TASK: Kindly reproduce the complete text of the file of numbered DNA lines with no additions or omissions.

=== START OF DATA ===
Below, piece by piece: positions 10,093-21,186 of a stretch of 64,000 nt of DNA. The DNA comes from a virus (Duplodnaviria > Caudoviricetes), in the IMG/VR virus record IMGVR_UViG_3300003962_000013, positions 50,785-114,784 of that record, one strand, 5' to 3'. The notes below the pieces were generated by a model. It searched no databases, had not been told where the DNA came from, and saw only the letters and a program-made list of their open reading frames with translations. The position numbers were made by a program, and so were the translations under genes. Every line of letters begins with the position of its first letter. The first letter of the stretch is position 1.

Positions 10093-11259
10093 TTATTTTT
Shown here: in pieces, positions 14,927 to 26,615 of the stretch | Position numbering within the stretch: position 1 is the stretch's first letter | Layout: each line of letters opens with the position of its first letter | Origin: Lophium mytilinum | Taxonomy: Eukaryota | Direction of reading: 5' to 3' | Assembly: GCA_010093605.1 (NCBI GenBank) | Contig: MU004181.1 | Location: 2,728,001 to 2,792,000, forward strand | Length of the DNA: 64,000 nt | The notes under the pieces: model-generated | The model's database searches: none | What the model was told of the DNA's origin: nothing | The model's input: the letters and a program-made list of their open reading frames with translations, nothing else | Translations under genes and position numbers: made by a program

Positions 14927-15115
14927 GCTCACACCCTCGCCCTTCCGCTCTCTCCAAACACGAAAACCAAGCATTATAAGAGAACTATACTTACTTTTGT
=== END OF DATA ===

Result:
Below, piece by piece: positions 10,093-21,186 of a stretch of 64,000 nt of DNA. The DNA comes from a virus (Duplodnaviria > Caudoviricetes), in the IMG/VR virus record IMGVR_UViG_3300003962_000013, positions 50,785-114,784 of that record, one strand, 5' to 3'. The notes below the pieces were generated by a model. It searched no databases, had not been told where the DNA came from, and saw only the letters and a program-made list of their open reading frames with translations. The position numbers were made by a program, and so were the translations under genes. Every line of letters begins with the position of its first letter. The first letter of the stretch is position 1.

Positions 10093-11259
10093 TTATTTTT
Shown here: in pieces, positions 14,927 to 26,615 of the stretch | Position numbering within the stretch: position 1 is the stretch's first letter | Layout: each line of letters opens with the position of its first letter | Origin: Lophium mytilinum | Taxonomy: Eukaryota | Direction of reading: 5' to 3' | Assembly: GCA_010093605.1 (NCBI GenBank) | Contig: MU004181.1 | Location: 2,728,001 to 2,792,000, forward strand | Length of the DNA: 64,000 nt | The notes under the pieces: model-generated | The model's database searches: none | What the model was told of the DNA's origin: nothing | The model's input: the letters and a program-made list of their open reading frames with translations, nothing else | Translations under genes and position numbers: made by a program

Positions 14927-15115
14927 GCTCACACCCTCGCCCTTCCGCTCTCTCCAAACACGAAAACCAAGCATTATAAGAGAACTATACTTACTTTTGT